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perspectives on open-source and web services

Friday, February 04, 2005


Microsoft is apparently on a new marketing push to tout their efforts towards interoperability. I thought it was mildly amusing to see the "Interoperates with..." list on their page, and its notable lack of anything Linux.

also interesting is the fact that in Gates's letter, he uses the tired old FUD tactic of claiming that because open-source systems CAN permutate, they will do so, and that it will only be bad for companies. the consequence he points out is the increased amount of work on implementing and testing the resulting disparate systems. but in this same letter, Gates goes on to explain how using XML Web Services "significantly reduces the cost and complexity of connecting disparate systems..."

so what do you get when using .NET to build web services? you won't get disparate systems. in fact, you get the Microsoft package, hook, line, and sinker. you'll be required to develop on Windows, your .NET web services will have to be deployed on Windows, and the .NET client apps you build will have to be running on a Windows box with a .NET framework installed. but that shouldn't be a problem, because all your client apps will only ever be running on Microsoft clients, right?

on the other hand, if you choose some kind of open-source platform, you face the risk of having continuous innovation, and improvement made available to you, to be adopted by you when you choose. furthermore, since we're talking about XML Web Services, XML is just text. which means that any system that understands text is interoperable with any other system that understands text, and the XML/Web Services method makes it straight-forward. so the open-source method gives you the freedom to choose a very specific kind of system, while still being interoperable with any other system.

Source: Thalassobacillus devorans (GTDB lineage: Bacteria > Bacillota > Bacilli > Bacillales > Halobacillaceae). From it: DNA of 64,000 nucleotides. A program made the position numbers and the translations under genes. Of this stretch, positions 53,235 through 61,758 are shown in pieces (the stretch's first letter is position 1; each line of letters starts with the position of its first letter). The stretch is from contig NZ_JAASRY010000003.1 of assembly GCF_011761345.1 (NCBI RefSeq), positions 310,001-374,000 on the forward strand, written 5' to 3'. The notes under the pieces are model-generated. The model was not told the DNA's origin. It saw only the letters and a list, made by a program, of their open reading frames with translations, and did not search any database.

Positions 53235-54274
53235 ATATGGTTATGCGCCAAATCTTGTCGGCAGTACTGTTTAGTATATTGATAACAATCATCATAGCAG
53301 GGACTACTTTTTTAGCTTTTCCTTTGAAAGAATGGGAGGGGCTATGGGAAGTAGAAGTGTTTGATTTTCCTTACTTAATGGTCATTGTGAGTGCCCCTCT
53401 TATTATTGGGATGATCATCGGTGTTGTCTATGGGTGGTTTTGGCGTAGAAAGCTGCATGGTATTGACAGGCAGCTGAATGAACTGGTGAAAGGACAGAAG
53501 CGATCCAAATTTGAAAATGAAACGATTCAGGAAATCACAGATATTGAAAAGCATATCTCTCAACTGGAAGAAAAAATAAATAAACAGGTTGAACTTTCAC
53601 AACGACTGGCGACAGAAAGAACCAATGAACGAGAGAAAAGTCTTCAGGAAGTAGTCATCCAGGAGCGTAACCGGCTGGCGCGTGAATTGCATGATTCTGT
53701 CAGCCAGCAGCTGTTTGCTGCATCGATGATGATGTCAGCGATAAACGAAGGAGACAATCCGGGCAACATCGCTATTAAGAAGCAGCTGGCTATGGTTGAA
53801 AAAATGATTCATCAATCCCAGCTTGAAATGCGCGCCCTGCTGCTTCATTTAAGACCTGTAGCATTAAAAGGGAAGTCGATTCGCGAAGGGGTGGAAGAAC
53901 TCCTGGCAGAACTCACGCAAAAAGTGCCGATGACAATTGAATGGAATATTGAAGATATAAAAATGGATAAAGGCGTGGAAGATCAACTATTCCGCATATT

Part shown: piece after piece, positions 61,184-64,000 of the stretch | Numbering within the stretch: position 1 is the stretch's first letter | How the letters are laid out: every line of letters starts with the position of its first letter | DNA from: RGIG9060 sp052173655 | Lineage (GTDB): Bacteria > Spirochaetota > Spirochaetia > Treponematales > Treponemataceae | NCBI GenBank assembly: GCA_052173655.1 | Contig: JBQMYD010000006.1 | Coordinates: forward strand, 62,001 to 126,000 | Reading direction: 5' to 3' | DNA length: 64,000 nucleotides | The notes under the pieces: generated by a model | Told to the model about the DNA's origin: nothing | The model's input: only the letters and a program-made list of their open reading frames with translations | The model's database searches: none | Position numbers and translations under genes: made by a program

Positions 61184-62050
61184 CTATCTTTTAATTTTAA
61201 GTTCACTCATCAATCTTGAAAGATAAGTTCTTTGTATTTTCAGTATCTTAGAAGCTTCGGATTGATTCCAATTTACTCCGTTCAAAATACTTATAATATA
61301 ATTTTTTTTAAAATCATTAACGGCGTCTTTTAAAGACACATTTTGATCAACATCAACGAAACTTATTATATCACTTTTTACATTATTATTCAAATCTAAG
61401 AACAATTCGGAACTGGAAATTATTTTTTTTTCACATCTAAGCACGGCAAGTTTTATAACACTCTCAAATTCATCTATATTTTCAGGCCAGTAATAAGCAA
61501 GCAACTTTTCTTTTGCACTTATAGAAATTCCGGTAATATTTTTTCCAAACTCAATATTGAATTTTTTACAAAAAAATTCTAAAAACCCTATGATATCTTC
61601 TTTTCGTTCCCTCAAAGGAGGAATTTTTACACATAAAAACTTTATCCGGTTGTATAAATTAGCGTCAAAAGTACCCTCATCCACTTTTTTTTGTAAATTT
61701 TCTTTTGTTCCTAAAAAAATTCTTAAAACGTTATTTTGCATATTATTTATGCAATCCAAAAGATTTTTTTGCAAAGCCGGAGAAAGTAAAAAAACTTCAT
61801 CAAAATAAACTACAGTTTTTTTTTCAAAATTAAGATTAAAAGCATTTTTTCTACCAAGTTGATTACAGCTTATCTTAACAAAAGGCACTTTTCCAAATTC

I give credit to Microsoft for recognizing interoperability as a huge benefit to a system, but I think they're trying to convince everyone that because they've been involved with the Web Services standards for a long time, their interoperability platform is intrinsically better than others. and it's just not so. theirs uses XML Web Services, and any others can too. we're still just talking about text, and any platform out there can do the job.

well, maybe not an abacus.


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